Birth Control At The Supreme Court & Other Reproductive Rights Stories You Missed This Week
It's been more than five years since Congress passed the Affordable Care Act, yet the law's birth-control mandate is still up for debate. The Supreme Court will rule on the birth control mandate in 2016, once again placing women's access to insurance-covered contraception on the chopping block in the name of religious freedom. The announcement came on Friday, capping off an otherwise quiet week in reproductive rights news.
While reproductive health activists prepare for another birth-control battle at the Supreme Court, another possible legal challenge is still brewing. The Supreme Court has yet to announce whether or not it will take up abortion laws in Texas and Mississippi that have shutdown, or threaten to shutdown, a number of clinics. In Jackson Women's Health Organization v. Currier, the Supreme Court will look at Mississippi's 2012 admitting privileges law, intended to close the state's last remaining abortion clinic; the Fifth Circuit Court of Appeals upheld an injunction on the law in 2014.
Meanwhile, Whole Woman’s Health v. Cole will take on the ambulatory surgical center and admitting privileges requirement of the Texas law HB2. The law's admitting privileges provision has closed nearly two dozen abortion clinics since 2013, leaving just under 20 clinics in the Lone Star State. If the ambulatory surgical center requirement, which is currently stayed by the Supreme Court, goes into effect, just 10 abortion clinics will be left in Texas, according to the reproductive rights group Fund Texas Choice.
As we await the Supreme Court's decisions on abortion rights in Texas and Mississippi, here's a look at the other reproductive rights stories you may have missed this week:
Repeal The Eighth Campaign Heats Up In Ireland
While the Ireland circumvented the Catholic Church's anti-gay policies earlier this year, the Emerald Isle still has one of the harshest bans on abortion. Under the Eighth Amendment, abortion is illegal in every circumstance, including rape, incest and severe fetal abnormality; women in Ireland can only obtain an abortion if their life or mental health is at risk, but even then, the procedure requires approval by at least two doctors.
As part of the #repealtheeighth campaign, activists in Ireland this week began tweeting their periods to Prime Minister Enda Kenny to highlight how the state has such a strong hold on their reproductive systems. According to The Guardian, Irish woman Grainne Maguire launched the period tweet campaign, and hundreds of other Irish women soon followed Maguire's lead.
Missouri Politician Goes Crazy Over New Abortion Waiting-Period Study
In 2014, Missouri enacted a 72-hour waiting period law — no, not a waiting period before buying a gun, but before undergoing an abortion. Yes, that means a woman must receive an ultrasound and in-person counseling at the clinic, then wait three days before returning for the procedure. It's one of the harshest waiting periods before an abortion in the United States.
Researchers at University of Missouri are currently studying the effects of Missouri's 72-hour abortion waiting period, how it impacts a woman's decision, and what happens when women who signed the informed consent form at the first trip to the clinic never return for their abortion procedures, the Columbia Daily Tribune reported. But Missouri state Sen. Kurt Schaefer, a Republican, believes the waiting-period study actually violates state law. Schaefer accused the university of encouraging women to receive abortions — and using state funding to do so.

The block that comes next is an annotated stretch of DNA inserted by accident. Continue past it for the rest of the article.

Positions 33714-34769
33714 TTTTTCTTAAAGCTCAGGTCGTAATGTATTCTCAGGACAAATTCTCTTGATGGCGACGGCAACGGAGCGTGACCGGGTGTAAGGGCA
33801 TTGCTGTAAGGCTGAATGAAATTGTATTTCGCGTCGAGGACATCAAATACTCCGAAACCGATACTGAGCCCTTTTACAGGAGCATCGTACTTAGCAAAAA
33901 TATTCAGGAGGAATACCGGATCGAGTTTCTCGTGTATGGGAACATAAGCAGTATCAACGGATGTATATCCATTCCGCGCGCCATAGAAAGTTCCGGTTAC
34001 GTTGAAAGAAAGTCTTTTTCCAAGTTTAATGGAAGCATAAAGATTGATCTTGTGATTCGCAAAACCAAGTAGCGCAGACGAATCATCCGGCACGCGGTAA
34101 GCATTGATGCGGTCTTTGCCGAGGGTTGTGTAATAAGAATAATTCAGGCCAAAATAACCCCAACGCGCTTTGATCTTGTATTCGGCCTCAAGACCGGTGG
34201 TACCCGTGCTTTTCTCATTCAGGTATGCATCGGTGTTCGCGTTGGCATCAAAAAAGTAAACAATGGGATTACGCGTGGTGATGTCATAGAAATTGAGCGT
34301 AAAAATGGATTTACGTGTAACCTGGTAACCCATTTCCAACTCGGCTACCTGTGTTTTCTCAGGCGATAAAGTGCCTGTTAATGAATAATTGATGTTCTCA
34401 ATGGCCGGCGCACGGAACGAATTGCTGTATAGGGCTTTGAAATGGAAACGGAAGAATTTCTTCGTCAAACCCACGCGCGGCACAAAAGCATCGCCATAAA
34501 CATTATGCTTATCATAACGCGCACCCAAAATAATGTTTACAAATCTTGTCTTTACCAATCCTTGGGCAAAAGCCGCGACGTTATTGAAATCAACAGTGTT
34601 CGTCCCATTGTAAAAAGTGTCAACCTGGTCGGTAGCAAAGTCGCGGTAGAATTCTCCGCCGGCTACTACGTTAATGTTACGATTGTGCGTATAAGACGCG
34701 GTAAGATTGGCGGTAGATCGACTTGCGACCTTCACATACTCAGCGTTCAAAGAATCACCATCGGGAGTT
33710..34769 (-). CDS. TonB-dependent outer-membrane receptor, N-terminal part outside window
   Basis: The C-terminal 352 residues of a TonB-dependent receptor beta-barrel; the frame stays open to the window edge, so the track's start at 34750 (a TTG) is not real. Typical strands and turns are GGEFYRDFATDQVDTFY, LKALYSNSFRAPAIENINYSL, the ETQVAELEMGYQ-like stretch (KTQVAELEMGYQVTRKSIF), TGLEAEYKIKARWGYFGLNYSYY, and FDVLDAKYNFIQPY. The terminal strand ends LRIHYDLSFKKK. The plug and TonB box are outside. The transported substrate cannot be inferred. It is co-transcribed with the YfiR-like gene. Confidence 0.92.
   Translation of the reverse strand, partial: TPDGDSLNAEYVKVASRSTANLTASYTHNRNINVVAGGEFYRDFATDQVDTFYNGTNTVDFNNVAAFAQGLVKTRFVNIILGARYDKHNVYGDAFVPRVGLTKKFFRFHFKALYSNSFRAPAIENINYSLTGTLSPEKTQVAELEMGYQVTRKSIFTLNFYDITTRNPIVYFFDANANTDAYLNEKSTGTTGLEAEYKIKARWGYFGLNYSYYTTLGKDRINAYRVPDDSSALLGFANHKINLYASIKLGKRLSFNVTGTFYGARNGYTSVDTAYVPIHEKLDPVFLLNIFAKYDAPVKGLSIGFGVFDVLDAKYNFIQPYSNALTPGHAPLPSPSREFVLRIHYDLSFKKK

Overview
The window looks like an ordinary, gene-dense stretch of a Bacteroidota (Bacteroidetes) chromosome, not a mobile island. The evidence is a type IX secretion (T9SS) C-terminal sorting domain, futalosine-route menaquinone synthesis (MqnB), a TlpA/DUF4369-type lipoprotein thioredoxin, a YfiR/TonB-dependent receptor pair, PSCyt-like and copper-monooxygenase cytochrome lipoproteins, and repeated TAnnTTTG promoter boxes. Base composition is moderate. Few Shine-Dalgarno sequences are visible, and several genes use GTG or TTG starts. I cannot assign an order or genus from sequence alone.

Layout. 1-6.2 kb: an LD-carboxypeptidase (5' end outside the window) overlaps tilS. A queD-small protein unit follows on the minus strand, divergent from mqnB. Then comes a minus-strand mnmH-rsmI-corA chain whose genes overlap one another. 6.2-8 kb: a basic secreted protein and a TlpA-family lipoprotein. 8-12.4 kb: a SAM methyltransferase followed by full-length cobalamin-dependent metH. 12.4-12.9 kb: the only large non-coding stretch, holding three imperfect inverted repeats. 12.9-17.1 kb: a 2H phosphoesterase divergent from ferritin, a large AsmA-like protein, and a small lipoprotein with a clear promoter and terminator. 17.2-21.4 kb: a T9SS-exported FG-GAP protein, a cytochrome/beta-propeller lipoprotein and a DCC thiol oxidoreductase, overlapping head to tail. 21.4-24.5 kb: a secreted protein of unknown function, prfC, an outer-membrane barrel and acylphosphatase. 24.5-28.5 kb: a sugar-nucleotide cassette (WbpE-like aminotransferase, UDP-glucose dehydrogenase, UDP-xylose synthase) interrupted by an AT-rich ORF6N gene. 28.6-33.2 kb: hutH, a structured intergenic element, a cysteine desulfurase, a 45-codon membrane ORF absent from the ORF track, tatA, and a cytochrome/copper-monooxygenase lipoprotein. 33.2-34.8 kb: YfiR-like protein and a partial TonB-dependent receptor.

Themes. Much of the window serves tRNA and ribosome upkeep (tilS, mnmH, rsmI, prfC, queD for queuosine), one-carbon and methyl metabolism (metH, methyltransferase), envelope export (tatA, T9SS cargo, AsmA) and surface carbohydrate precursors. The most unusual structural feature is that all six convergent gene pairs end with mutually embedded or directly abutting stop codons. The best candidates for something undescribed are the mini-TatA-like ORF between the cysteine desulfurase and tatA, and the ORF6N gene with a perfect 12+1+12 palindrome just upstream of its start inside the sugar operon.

"The study does not appear to be designed as an objective, unbiased research project, but rather as a marketing aid for Planned Parenthood — one that is funded, in part or in whole, by taxpayer dollars,” Schaefer wrote in a letter sent to University of Missouri Chancellor R. Bowen Loftin.
Schaefer claimed the study somehow violates the Missouri law barring state funds from providing abortions, even though the study does not pay for nor perform abortion procedures. The university has defended its researchers, upholding the research as "academic freedom."
Will Your Employer Stop You From Getting Birth Control?
So, here we are again: Your employer may receive greater control over your birth control choices. In 2014, the landmark Hobby Lobby ruling gave closely held for-profit companies the right to refuse to provide insurance coverage for certain types of contraception, based on the companies' religious beliefs; the narrow ruling was soon opened to include all forms of contraception, including "the pill." Now, the Supreme Court will decide whether or not birth control accommodations for religious nonprofits and schools violates Religious Freedom Restoration Act. The accommodation exempts these religious institutions from providing contraception, instead allowing women to receive coverage directly from health insurance companies. Yet many religious institutions have been arguing that just signing the accommodations form violates their religious beliefs because, well, how else can they block women from having access to birth control?
Gretchen Borchelt, vice president for health and reproductive rights at the National Women’s Law Center, said Friday in a statement:
NARAL Pro-Choice America President Ilyse Hogue added in a statement on Friday:
Pastor Says Your Uterus Belongs To God
Raw Story gave us this delightful video of Arkansas pastor Jeff Crawford preaching to his congregation that women don't have the right to their own body. This idea that you hear about in the abortion debate that it’s a woman’s right to choose and she has the right over her own body, no, that’s not true!” Crawford said. “What that means is that your arms and your legs and your head, it all belongs to God.”